Local businesses in the revitalized North of Panhandle neighborhood are fuming about a Muni proposal to strip parking spaces on a stretch of Divisadero Street to create a transit-only lane during the evening commute.
Traffic congestion on the corridor slows the 24-Divisadero to a snaillike 2.8 mph, according to Judson True, spokesman for the San Francisco Municipal Transportation Agency.
To increase its on-time performance, Muni is proposing a pilot project that would create a traffic lane used solely by the 24-Divisadero,which carries more than 10,000 passengers per day. As a result, street parking between Fulton and Oak streets would be banned from 4 p.m. to 7 p.m.
Jason Alexander, manager of Your Scents, a retail store at 645 Divisadero St., said the proposed changes would drastically hurt his evening sales.
“If they take away those parking spaces, I might as well close the doors at 4 p.m.,” Alexander said.
There already is a ban on street parking from 4 p.m. to 6 p.m. on Divisadero Street between Grove and Hayes streets. The owner of Jay’s Cheesesteak, which is located on that stretch of Divisadero Street, said customers flock to the available parking spaces the minute the clock strikes 6 p.m.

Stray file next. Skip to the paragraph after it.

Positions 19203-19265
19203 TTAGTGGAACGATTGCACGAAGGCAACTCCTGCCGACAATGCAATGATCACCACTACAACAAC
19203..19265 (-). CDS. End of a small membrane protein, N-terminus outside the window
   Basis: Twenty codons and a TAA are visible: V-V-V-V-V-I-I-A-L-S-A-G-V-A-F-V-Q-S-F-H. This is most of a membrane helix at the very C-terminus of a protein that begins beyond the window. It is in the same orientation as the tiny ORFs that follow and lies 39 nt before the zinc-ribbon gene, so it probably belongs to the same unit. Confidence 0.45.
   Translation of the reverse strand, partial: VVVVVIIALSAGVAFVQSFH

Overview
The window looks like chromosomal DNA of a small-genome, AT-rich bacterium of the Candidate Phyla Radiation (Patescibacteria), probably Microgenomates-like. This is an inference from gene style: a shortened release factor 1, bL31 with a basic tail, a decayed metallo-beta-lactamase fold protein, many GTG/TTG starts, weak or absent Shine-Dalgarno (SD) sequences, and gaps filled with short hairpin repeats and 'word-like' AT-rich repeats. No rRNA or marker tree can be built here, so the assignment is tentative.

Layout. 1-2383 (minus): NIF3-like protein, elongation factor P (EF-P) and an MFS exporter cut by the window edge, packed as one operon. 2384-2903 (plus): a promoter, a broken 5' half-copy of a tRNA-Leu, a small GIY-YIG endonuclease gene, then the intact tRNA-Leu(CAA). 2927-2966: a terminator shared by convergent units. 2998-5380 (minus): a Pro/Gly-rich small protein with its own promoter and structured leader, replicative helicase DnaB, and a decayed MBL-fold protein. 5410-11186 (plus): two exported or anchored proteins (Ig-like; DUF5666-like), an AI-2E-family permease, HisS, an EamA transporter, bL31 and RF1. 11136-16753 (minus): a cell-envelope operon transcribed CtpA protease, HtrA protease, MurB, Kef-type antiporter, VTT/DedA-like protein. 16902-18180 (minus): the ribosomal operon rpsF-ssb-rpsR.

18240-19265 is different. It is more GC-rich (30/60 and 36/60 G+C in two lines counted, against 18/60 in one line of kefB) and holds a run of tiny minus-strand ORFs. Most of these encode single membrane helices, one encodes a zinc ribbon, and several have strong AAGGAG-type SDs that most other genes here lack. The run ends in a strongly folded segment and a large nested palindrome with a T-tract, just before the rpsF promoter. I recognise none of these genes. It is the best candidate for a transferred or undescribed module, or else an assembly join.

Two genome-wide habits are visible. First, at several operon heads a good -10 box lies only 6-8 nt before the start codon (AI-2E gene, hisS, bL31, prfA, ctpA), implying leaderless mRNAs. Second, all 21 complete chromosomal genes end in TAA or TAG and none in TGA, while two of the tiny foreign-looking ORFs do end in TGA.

“Parking is already impossible around here,” said Sal, who declined to give his last name. “Why add another hour to that trouble?”
Officials from the SFMTA met with community members this week to discuss the proposal. The agency originally planned on starting the project this summer, but has decided to delay the pilot project for at least two months, according to True.
As a result of public feedback, the pilot project will be split into two six-month segments. The first segment will run the transit-only lane from Hayes Street to Oak Street. The second six-month phase will extend the changes from Oak Street to Fulton Street.
A public hearing on the issue will be held at 10 a.m. today at City Hall. The project must be approved by the SFMTA board of directors before it can be implemented. If approved, the pilot will be evaluated after one year to determine if the changes become permanent.
True said the pilot project is part of the agency’s Transit Effectiveness Project, an 18-month study aimed at improving the department’s on-time performance and overall efficiency.